Last week, ASUS launched the ZenBook 14 UX435 in the Philippines, a 14-inch ultrabook that promises to be an excellent productivity partner thanks to its powerful internals and long battery life. Though this new ZenBook’s killer feature is no doubt the ScreenPad 2.0; in case you’re unfamiliar, the ScreenPad is a secondary touch display that takes the place of a standard trackpad.
In our first impressions of the UX435, we found that it was a promising device that should fit the bill for working professionals. The inclusion of a dedicated NVIDIA GPU is also interesting as it makes the new ZenBook 14 an interesting proposition for content creators.
While it’s impressive on paper, does the ZenBook 14 UX435 deliver in actual use–be it for work or play? Find out here in our full review!
Take note though, this ZenBook 14 review is based on the i7 variant. The laptop also comes in an 11th gen i5 model.
For the UX435’s design, ASUS went with the “if it ain’t broke don’t fix it” approach as the laptop looks very much like other ZenBook models. That’s not a bad thing though as the ZenBook 14’s concentric circle design, metal finish, and thin chassis all make for a laptop that feels nice and premium. Plus, the UX435 feels quite sturdy, meaning you shouldn’t be worried about putting it in your bag along with your other daily items.
As with other ZenBooks, the UX435 packs the ASUS-signature ErgoLift hinge design. Not only does this lifting hinge prop up the laptop for more comfortable use, it also allows for better airflow–great if you work for extended periods of time.
For I/O, the new ZenBook 14 has 2 x Thunderbolt 4 USB-C, 1 x USB 3.2 Gen 1 Type-A, 1 x HDMI 2.0, 1 x 3.5 mm audio jack, and 1 x MicroSD Reader. As we’ve noted in our impressions, we would’ve wanted at least another USB Type-A port for peripherals, though the inclusion of an HDMI port and microSD card reader is definitely welcome.
Binge Watching Factor
The new ZenBook packs a 14-inch LED-backlit FHD (1920×1080) 60Hz IPS-level display with 100% sRGB gamut and wide 178° viewing angles. Sure, the display may not be a true IPS screen, but for watching movies/shows, you won’t be disappointed as it looks sharp and has good colors (for casual entertainment at least).
For audio, the ZenBook 14 features onboard stereo speakers that are tuned by Harman/Kardon. The speakers on the laptop are pretty good as audio quality is clear for movies and music (as long as you don’t mind the lack of bass). The only problem is that the speakers don’t get loud enough, meaning that for the best experience, headphones/external speakers are a must.
Even though the UX435 is slightly bigger than the ZenBook 13, both laptops have pretty much the same keyboard. This isn’t exactly a bad thing as the ZenBook 13’s keyboard had decently sized and spaced keys for comfortable typing. Though I would’ve preferred it if the keyboard on the UX435 was spaced out or enlarged a bit more to make use of the space on the sides. Still, this is far from a dealbreaker as the ZenBook 14’s keyboard is still great overall for an ultrabook.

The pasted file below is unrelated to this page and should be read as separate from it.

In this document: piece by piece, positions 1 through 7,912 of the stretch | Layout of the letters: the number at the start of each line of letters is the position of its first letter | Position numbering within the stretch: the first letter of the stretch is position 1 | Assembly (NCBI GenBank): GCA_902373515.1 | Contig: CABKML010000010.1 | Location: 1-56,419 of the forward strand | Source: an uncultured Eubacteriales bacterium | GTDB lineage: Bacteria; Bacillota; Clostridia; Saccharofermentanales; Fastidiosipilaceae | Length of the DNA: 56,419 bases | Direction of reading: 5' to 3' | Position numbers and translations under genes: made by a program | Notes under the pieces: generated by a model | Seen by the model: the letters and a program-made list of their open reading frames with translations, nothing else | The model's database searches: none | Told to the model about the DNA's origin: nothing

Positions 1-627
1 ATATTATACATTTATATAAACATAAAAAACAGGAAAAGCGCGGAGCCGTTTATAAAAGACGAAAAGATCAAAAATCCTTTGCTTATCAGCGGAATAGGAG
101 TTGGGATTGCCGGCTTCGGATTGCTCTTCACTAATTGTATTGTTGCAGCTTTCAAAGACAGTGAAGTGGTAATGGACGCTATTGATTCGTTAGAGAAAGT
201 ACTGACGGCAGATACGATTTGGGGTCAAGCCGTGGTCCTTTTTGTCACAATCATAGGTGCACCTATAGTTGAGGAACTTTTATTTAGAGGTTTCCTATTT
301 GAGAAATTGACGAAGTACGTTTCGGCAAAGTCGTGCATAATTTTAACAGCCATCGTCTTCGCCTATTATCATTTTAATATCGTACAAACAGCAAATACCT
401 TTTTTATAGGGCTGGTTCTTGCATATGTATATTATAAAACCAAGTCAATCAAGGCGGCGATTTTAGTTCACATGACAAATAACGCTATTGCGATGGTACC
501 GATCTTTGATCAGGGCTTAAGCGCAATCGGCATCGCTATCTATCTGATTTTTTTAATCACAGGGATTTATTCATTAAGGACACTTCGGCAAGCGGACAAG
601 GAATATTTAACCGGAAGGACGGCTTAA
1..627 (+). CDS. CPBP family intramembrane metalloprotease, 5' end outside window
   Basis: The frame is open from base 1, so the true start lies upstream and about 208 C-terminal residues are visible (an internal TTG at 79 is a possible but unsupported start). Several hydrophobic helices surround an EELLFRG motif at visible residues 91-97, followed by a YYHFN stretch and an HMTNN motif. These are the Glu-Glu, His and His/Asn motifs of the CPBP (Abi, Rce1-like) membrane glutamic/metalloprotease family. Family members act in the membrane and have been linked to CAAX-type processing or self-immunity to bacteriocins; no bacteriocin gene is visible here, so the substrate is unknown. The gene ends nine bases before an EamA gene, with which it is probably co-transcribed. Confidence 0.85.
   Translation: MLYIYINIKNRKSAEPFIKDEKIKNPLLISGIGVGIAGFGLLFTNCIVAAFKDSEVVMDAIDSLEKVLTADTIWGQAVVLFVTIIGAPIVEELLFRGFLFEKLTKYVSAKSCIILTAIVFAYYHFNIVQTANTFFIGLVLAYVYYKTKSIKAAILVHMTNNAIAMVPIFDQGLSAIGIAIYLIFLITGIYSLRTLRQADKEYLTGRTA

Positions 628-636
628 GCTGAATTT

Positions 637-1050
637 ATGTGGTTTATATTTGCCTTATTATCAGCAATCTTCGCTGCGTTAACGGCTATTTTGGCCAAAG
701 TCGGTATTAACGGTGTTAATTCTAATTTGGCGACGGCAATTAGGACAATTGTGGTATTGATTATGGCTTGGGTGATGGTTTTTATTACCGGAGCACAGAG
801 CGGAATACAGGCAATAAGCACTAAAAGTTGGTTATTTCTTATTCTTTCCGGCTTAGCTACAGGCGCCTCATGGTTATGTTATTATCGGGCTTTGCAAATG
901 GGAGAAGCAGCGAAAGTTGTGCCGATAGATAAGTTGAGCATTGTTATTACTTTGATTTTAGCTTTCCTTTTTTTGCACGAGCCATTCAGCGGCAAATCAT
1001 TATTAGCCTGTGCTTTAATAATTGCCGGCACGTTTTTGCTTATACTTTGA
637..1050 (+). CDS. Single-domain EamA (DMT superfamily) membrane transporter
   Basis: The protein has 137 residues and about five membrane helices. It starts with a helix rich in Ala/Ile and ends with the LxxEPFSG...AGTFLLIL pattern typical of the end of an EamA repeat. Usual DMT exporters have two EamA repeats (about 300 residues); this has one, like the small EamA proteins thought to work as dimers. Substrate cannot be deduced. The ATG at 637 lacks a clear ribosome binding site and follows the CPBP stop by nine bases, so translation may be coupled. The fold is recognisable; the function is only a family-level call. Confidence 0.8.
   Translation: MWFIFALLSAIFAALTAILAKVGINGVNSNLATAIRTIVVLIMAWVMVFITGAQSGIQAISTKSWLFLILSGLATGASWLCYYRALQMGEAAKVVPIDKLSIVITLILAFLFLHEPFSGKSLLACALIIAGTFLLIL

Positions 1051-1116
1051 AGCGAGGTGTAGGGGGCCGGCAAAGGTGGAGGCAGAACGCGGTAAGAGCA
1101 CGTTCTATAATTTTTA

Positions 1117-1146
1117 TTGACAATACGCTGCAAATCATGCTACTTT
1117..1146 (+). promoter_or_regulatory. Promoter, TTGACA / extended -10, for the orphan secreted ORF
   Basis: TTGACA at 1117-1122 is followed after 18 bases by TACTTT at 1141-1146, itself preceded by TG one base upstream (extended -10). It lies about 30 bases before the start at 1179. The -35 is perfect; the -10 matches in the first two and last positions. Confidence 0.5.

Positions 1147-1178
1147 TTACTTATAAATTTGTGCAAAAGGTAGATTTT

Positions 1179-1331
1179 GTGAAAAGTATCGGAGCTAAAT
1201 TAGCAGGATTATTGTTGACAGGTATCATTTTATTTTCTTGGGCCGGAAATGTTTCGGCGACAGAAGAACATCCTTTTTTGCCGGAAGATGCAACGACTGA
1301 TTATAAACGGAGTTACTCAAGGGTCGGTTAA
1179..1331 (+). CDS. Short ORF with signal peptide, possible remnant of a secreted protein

The ZenBook 14 is not a gaming laptop, but given that it is powered by up to an 11th gen Intel i7 processor and an NVIDIA MX 450 GPU, we just had to try out how well it can handle games. It turns out, the UX435 can handle esports titles, but not newer triple-A games.
When I tried Dota 2, the game defaulted to the highest settings at 1080p, though there were frequent dips and hitches in that setting. Upon changing it to medium and at 1080p, the game ran at a fairly smooth 80FPS, with some dips in big teamfights. Overall not bad performance; just don’t play too long as the laptop can get hot when playing for extended periods.
Aside from esports titles like Dota, the ZenBook 14 can also run other, less hardware-intensive titles like Cuphead and Persona 4: Golden.
For newer triple-A games though, the ZenBook 14 doesn’t have enough juice. When I tried running Death Stranding, the game warned me that the laptop does not meet the recommended system requirements. When I tried playing, the game was dipping into 20FPS, even with settings turned down to low and resolution at 720p.
Meanwhile, here are some ZenBook 14 benchmark scores:
On 3DMark Time Spy, the ZenBook 14 scored 1400, while on PCMark10, the laptop had a score of 4921. Compared to the i5-powered ZenBook 13, the i7-powered 14 has a better overall productivity performance, meaning it should be better for office tasks and light content creation.